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Property boom tests Swiss-French relations

For Swiss residents, the grass is greener on the other side of the fence

(Keystone Archive)

Demand from Geneva residents for property in neighbouring France is driving up house prices and inflaming local passions, according to a French parliamentarian.

Claude Birraux, deputy for the department of Haute-Savoie, says the Swiss city's chronic housing shortage is to blame and he has called on the cantonal authorities to act.

Since 2004 Swiss citizens have not required a residency permit to live in France, under a series of bilateral accords signed two years earlier between Switzerland and the European Union.

This, coupled with the attraction of lower property prices and a cheaper standard of living, has proved irresistible for many Geneva residents.

But Birraux claims the influx has driven up prices on the French side of the border to such an extent that many homes are now beyond the reach of locals who are being forced out of the area.

"This has put very strong pressure on the cost of land, apartments and homes, and today the difficulty for us is to find homes in France for people working on French salaries," he told swissinfo.

"Young people can no longer buy flats because they're too expensive, but what is too expensive for us is still 40 per cent cheaper than in Geneva. People are starting to get frustrated."

"Swiss factor"

According to Franklin Vallat, manager of Annecy-based Vallat Real Estate, property prices in some areas have doubled in recent years thanks to what he describes as the "Swiss factor".

He said many Geneva residents anticipated the changes under the bilateral accords and started snapping up land and property in 2000.

In conjunction with the general rise in the French housing market, this has helped push prices in residential hotspots up from SFr2,500 to SFr5,000 ($2,000 to $4,100) per square metre.

With the market now saturated in areas like Annemasse and St Julien, Vallat forecasts that Swiss speculators will home in on the city of Annecy once a planned motorway is built. This would cut the one-hour journey time from Geneva by half.

Birraux says the authorities in Haute-Savoie have considerably upped construction of affordable housing over the past two years to make up for the shortfall but claims they still cannot satisfy demand.

He believes it is high time Geneva put a rocket under its stagnant housing market to encourage more people to stay in the city rather than move to France.

"We need to face up to the problem and find solutions on both sides of the border. I know housing policy is changing in Geneva but we need to find a better balance," said Birraux.

High house prices

But Laurence Coudière, spokeswoman for an association representing cross-border workers, says the French parliamentarian is wrong to blame high house prices solely on the Swiss.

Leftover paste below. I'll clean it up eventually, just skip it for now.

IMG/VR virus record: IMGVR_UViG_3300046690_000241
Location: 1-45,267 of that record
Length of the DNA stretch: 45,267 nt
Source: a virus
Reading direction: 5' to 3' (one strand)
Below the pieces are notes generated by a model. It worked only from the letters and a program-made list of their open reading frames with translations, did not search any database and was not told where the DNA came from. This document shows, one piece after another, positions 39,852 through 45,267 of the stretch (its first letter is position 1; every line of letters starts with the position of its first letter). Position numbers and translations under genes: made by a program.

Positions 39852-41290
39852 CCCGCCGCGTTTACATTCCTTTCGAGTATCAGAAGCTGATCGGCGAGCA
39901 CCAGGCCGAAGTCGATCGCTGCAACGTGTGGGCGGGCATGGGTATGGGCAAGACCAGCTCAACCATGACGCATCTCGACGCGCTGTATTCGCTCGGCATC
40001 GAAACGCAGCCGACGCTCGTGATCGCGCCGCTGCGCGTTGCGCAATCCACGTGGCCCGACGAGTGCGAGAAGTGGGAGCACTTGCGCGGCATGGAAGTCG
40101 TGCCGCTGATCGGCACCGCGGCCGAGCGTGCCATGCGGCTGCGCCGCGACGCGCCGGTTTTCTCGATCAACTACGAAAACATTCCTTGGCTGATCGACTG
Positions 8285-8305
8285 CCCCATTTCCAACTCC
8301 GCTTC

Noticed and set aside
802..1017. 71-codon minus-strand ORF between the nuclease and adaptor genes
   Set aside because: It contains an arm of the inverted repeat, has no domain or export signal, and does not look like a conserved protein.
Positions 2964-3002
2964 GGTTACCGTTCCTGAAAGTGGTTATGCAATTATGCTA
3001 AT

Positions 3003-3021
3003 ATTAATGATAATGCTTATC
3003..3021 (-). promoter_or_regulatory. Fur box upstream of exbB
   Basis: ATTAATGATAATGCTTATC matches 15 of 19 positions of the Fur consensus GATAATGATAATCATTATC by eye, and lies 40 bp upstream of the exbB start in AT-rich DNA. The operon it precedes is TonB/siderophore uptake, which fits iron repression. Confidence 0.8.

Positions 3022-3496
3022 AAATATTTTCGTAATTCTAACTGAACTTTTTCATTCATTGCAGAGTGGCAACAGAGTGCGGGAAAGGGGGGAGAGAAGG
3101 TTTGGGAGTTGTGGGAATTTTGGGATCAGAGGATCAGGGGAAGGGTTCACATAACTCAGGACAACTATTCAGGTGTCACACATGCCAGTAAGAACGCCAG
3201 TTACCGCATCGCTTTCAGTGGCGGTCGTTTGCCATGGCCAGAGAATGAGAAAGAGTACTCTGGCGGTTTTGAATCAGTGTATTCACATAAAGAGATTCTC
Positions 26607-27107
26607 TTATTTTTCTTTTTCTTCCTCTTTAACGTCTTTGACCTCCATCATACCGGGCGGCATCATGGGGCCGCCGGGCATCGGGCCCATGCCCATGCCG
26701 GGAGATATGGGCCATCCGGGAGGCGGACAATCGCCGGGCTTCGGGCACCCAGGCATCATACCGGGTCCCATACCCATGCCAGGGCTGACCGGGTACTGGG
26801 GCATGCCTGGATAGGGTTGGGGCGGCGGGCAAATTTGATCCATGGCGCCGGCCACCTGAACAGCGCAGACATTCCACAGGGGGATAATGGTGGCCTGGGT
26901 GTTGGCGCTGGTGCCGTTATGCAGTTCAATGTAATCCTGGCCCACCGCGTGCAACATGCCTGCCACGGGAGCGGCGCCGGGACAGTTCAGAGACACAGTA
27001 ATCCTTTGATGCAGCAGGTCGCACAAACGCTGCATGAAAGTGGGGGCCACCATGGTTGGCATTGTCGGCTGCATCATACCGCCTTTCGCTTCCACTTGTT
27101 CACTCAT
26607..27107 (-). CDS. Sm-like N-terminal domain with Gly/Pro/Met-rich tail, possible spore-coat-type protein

"This phenomenon has been observed right across France. It may have been more acute in Haute-Savoie, but that's because it's always been an expensive place to live – even before the bilateral accords."

Coudière warned that some politicians were looking to make political capital out of the issue ahead of elections in 2007, adding that the same arguments had surfaced ahead of the bilateral accords.

Her point of view is shared by Bernhard Gaud, head of an association of 17 villages on the French side of the border.

"If prices have gone up... the French are just as much to blame as the Swiss," he told the Tribune de Genève newspaper.

Responding to Birraux's comments, Mark Muller, head of canton Geneva's construction department, said he had no intention of being dragged into a war of words. He too pointed out that the issue of Swiss living in France had become a political football ahead of next year's elections.

But he strongly denied the charge that the Geneva authorities were not doing enough to solve the city's housing crisis. Muller pointed to an accord struck earlier this month that should see the local government invest SFr300 million in affordable homes over the next decade.

"There is a strong will to construct more housing in Geneva – it's in our interests to do so," he said.

swissinfo, Adam Beaumont in Geneva

EU bilateral accords

Switzerland and the European Union have concluded two sets of bilateral accords following voters' rejection in 1992 of the European Economic Area ...

In brief

Earlier this month canton Geneva announced the signing of a historic accord designed to revitalise the city's residential housing sector. Geneva has the lowest property vacancy rate in the country at 0.15%.

Under the accord, building restrictions will be relaxed, home ownership encouraged and housing assistance maintained. The canton also plans to invest SFr30 million a year over the next decade in affordable housing.

Part of the aim is to stem the tide of people moving to neighbouring canton Vaud or across the border to France, which leads to more commuter traffic and less tax income for the canton.

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Key facts

The city of Geneva has a population of around 185,000.
Foreigners make up around 45%.
Canton Geneva counts almost 440,000 residents.
54,000 French residents had a permit to work in Geneva at the end of June.

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